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AGILENT (HP) 8656B 100 kHz RF Signal Generator within acceptable alignment?

Chris Lawrence

Active Member
Jul 9, 2021
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Looking at buying one and viewing ads on eBay. Two of the listings show the unit with a frequency counter or a spectrum analyzer.

What is considered “within tolerance”?

One listing shows the signal is 3,654Hz off.
The other listing says it’s “calibrated” but the spectrum analyzer shows it’s 117Hz off.

Thank you.
 

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some things to consider. frequency accuracy and stability per specs is related to ambient temperature and proper warm up. also is the frequency counter shown accurate? is the spectrum analyzer accurate? is the room really hot/cold? did they just turn it on then show the measurement or did it warm up for the 30 min to an hour to maintain stability? lots of questions that matter. with that being said those rf signal generators are spot on +- a few hertz when fully calibrated and operated under the correct conditions for the most part. what i would suggest is if you are this serious about this type of equipment and its accuracy, you need to get a 10mhz gpsdo. this will keep the whole bench working on an extremely accurate frequency standard which in turn will eliminate the frequency errors in equipment. it is essential for frequency counters, spec analyzers, rf signal generators etc. without it you will be accurate but not spot on. side note: i would consider the spec analyzer one before the frequency counter one, its within tolerance.
 
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"Calibrated" doesn't mean "perfect". The manufacturer of the equipment specifies what the maximum error of their product is, and the calibration lab uses that information, including the temperature, relative humidity, line voltage and several other factors that have to be considered. THEN the "UUT" (Unit Under Test) is compared with the Cal Lab's standard. That's the actual definition of calibration: comparison with a calibrated standard with less maximum error than the UUT.
 
some things to consider. frequency accuracy and stability per specs is related to ambient temperature and proper warm up. also is the frequency counter shown accurate? is the spectrum analyzer accurate? is the room really hot/cold? did they just turn it on then show the measurement or did it warm up for the 30 min to an hour to maintain stability? lots of questions that matter. with that being said those rf signal generators are spot on +- a few hertz when fully calibrated and operated under the correct conditions for the most part. what i would suggest is if you are this serious about this type of equipment and its accuracy, you need to get a 10mhz gpsdo. this will keep the whole bench working on an extremely accurate frequency standard which in turn will eliminate the frequency errors in equipment. it is essential for frequency counters, spec analyzers, rf signal generators etc. without it you will be accurate but not spot on. side note: i would consider the spec analyzer one before the frequency counter one, its within tolerance.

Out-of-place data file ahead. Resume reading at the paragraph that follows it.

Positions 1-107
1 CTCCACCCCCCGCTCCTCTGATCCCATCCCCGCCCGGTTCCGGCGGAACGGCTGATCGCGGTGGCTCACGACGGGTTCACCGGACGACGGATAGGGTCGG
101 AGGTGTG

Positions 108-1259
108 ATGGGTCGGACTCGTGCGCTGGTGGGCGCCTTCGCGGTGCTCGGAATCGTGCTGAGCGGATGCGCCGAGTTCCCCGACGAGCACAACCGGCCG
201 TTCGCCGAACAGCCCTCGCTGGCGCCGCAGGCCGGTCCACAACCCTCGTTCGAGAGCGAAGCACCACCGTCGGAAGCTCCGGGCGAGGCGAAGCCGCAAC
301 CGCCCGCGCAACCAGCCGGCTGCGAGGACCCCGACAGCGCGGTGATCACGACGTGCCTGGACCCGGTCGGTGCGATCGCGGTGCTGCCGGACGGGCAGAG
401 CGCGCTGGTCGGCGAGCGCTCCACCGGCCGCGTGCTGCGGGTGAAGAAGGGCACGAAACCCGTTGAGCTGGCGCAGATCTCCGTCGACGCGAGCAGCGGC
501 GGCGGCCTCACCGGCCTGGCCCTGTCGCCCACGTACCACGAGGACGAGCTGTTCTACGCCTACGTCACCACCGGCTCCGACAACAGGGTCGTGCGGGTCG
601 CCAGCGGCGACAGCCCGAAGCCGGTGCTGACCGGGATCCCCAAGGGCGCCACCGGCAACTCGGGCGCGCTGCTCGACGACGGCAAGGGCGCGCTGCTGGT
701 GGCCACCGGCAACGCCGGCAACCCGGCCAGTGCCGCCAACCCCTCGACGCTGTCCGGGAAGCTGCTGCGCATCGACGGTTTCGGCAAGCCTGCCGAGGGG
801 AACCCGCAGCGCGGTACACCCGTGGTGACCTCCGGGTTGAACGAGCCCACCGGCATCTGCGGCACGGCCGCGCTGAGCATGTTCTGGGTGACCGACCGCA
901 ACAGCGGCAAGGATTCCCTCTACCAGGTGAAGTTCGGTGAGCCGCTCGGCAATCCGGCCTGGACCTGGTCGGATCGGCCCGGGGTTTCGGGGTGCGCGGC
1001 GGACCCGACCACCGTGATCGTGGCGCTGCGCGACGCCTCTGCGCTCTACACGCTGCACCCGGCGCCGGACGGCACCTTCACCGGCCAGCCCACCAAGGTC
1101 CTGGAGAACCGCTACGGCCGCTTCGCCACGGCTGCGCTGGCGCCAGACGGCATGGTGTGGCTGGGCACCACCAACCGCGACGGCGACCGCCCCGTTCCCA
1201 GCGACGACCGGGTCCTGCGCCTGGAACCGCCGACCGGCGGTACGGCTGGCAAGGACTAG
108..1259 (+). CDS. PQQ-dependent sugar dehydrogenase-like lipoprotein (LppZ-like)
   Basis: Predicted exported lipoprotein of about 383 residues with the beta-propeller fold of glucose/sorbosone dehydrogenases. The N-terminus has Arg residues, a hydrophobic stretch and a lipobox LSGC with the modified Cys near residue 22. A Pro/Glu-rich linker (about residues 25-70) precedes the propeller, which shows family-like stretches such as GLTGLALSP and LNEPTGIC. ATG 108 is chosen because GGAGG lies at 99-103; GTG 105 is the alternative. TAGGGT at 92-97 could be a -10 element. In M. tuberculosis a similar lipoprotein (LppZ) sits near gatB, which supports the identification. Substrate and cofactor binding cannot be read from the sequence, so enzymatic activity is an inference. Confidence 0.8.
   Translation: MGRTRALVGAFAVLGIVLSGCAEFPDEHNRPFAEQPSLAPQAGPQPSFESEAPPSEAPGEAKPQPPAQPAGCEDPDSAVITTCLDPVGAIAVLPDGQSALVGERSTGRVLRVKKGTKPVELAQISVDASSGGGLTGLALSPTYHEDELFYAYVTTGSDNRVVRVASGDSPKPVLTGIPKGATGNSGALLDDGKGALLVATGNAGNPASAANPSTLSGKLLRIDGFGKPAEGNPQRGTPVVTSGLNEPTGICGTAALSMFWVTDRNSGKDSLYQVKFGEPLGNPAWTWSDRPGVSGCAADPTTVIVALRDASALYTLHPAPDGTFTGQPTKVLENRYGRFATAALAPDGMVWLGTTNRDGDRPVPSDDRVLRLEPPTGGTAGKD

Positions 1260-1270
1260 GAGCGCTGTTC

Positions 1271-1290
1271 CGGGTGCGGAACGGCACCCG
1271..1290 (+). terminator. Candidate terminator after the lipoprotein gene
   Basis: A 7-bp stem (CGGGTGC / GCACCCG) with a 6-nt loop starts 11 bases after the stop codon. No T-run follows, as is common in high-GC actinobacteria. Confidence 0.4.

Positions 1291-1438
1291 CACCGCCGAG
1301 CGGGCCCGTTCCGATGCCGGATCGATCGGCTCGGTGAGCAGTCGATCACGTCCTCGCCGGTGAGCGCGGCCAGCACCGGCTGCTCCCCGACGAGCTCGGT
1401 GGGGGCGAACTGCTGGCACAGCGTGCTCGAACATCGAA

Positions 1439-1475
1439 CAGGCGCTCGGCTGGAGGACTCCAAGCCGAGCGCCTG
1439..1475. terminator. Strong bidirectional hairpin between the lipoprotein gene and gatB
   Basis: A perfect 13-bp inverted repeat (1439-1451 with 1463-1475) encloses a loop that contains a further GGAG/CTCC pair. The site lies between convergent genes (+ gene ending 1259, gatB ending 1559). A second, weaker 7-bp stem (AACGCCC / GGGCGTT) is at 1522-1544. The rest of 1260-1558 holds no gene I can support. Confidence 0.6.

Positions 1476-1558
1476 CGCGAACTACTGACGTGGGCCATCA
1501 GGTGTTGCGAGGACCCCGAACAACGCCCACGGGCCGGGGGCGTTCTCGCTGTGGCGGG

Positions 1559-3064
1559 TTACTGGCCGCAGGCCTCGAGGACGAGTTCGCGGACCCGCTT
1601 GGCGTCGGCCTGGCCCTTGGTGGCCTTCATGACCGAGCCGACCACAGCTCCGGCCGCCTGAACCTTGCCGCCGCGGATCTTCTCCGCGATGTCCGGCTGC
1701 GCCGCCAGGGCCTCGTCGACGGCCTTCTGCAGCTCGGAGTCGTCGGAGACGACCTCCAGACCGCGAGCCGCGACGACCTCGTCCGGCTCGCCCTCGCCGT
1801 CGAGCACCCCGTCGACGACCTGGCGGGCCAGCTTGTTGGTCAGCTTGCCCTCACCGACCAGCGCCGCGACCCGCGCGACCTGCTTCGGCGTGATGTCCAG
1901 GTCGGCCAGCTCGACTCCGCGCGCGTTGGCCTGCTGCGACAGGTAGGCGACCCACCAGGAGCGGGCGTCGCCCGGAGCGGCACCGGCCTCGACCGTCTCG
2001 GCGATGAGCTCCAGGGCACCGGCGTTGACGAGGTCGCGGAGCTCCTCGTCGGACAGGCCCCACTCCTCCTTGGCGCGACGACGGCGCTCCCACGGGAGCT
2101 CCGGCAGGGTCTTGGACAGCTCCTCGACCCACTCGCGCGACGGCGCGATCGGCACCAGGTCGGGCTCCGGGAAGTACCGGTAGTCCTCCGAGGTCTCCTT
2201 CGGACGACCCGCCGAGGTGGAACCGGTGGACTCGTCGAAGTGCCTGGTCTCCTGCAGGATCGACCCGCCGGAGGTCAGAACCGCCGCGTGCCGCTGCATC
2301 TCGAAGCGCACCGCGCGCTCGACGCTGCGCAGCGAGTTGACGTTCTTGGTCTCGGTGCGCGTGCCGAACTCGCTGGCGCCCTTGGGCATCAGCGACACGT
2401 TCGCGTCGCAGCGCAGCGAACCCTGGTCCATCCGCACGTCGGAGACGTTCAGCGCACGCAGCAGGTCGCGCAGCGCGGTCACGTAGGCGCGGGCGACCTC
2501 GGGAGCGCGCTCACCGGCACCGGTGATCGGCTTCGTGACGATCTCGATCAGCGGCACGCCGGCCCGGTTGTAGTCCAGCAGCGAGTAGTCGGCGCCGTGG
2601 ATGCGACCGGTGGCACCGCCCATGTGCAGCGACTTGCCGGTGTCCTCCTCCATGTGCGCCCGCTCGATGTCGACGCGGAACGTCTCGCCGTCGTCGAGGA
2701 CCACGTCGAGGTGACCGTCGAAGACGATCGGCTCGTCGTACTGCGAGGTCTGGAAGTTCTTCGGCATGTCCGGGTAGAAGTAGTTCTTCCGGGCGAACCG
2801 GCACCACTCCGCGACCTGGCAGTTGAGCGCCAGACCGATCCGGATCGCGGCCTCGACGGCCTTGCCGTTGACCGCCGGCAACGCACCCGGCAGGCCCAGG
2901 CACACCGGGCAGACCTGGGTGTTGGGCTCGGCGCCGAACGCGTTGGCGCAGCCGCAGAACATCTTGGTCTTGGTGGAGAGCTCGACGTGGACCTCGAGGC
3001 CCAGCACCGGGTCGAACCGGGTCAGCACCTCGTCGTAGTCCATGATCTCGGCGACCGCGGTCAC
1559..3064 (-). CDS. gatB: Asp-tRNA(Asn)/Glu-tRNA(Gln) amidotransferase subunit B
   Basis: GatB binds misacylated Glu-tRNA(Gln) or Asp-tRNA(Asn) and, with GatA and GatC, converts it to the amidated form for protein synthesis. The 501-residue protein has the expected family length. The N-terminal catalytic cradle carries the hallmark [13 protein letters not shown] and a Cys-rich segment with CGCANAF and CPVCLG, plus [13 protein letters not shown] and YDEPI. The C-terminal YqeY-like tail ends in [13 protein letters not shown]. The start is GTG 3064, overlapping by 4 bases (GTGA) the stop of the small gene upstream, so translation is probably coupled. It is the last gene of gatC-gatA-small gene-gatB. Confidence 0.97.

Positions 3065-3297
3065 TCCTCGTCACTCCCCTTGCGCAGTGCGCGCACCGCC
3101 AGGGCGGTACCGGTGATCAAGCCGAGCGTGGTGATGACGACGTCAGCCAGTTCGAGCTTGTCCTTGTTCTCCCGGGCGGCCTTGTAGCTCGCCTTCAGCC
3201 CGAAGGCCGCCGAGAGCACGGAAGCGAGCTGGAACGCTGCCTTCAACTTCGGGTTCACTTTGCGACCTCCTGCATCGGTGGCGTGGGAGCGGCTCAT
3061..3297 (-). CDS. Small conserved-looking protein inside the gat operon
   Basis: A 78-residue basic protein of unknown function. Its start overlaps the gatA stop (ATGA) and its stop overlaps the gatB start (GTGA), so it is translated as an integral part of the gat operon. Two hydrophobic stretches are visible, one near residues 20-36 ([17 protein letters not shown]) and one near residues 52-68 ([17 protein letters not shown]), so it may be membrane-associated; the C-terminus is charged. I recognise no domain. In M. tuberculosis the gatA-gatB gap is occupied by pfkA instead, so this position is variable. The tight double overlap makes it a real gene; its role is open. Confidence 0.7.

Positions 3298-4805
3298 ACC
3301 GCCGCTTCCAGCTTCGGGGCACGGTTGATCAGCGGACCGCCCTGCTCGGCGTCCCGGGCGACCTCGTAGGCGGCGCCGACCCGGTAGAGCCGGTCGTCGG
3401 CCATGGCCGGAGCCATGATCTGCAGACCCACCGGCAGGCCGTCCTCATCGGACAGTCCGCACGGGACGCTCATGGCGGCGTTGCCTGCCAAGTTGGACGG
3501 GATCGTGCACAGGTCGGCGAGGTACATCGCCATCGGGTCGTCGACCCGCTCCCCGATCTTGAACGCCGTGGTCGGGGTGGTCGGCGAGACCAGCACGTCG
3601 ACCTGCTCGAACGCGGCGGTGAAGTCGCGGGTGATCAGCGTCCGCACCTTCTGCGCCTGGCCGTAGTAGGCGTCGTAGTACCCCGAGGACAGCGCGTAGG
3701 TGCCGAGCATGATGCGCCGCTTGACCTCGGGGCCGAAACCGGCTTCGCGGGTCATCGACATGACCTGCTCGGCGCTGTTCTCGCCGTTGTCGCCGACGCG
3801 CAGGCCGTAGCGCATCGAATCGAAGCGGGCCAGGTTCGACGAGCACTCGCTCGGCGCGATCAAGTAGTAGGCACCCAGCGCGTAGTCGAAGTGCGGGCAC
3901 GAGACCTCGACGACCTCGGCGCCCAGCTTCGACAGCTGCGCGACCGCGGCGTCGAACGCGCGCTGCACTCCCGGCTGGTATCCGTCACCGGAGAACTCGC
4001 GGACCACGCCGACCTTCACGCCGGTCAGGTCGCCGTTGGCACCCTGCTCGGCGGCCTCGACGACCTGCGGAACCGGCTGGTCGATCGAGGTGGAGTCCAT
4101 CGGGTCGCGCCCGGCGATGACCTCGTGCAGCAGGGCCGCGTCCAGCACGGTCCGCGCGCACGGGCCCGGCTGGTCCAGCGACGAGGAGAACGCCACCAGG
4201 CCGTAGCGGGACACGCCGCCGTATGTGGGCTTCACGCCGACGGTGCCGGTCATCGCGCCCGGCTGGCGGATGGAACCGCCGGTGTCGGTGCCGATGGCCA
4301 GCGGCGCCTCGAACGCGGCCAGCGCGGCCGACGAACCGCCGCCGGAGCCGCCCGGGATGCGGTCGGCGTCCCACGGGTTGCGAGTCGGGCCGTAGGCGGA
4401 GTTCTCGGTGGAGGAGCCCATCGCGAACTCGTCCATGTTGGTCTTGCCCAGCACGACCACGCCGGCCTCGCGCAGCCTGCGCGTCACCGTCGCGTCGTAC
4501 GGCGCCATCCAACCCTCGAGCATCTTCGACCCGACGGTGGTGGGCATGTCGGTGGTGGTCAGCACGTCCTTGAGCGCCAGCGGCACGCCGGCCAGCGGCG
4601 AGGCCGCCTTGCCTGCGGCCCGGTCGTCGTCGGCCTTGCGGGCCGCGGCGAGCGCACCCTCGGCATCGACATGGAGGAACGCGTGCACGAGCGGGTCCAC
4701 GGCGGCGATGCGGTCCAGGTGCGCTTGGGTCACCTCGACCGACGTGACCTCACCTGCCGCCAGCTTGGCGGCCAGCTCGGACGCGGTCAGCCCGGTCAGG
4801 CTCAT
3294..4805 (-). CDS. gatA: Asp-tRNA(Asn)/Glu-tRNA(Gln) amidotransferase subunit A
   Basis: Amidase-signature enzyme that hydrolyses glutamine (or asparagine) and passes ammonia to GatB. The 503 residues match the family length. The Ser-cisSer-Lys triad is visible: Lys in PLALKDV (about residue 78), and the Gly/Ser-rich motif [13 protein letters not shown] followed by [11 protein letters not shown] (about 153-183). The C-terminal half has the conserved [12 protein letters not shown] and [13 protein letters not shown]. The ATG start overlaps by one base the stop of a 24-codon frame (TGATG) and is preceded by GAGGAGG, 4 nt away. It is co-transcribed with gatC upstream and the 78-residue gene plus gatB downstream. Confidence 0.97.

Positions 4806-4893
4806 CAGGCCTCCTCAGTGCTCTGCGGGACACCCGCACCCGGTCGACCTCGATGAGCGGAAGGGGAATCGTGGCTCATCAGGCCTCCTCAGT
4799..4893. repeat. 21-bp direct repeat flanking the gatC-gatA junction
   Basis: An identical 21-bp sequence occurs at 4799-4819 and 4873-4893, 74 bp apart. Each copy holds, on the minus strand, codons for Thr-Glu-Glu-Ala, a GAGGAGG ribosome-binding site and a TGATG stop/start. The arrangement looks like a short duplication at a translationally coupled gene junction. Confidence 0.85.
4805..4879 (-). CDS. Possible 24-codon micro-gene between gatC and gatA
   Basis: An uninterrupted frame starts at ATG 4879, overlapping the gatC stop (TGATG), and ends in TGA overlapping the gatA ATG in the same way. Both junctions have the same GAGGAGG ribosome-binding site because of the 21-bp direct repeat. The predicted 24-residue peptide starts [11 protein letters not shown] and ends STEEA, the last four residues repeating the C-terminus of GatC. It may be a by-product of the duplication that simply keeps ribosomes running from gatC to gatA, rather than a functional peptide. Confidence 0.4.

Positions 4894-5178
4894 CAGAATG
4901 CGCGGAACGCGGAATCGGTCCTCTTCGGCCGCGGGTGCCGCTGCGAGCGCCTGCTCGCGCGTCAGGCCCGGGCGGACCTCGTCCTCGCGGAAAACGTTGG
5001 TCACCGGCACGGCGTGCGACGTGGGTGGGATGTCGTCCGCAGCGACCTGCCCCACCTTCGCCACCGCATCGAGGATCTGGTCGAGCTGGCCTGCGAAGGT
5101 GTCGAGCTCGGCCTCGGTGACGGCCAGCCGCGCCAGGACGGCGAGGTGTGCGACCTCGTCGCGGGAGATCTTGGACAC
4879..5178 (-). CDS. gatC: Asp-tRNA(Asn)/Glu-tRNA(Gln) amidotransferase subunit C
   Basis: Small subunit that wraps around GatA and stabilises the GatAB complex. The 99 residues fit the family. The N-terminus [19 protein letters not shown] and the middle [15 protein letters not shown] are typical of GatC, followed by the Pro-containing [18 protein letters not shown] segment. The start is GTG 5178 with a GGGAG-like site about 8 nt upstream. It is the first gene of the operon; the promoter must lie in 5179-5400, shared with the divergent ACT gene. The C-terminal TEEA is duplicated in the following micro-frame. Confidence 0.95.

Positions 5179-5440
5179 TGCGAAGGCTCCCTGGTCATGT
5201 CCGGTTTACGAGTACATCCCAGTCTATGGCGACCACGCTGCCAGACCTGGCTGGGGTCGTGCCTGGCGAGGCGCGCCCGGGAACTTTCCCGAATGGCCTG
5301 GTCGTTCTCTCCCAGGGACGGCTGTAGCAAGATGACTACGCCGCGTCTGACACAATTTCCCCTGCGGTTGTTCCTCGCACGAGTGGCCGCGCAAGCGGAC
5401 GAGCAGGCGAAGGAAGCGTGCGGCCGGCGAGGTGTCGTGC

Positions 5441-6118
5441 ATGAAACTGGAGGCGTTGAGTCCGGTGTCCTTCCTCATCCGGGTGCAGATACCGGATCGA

Thanks, Groundwire. That’s good info. I think my question is more along the line of, “What is considered a reasonable tolerance for one of these units?”. Assuming warm up and alignment of the other test equipment is spot on, 3k seems drastic. I’m also thinking in terms of its main use of tuning the rx of radios.

I do have a 10MHz reference and distribution amp for it.

Appreciate the help.
 
Thanks, Groundwire. That’s good info. I think my question is more along the line of, “What is considered a reasonable tolerance for one of these units?”. Assuming warm up and alignment of the other test equipment is spot on, 3k seems drastic. I’m also thinking in terms of its main use of tuning the rx of radios.

I do have a 10MHz reference and distribution amp for it.

Appreciate the help.
yes 3k is alot. the manual is available onlie for free as a pdf so it should have the specs in it. go for the one that is a few hz off, your 10mhz reference will bring it spot on.
 
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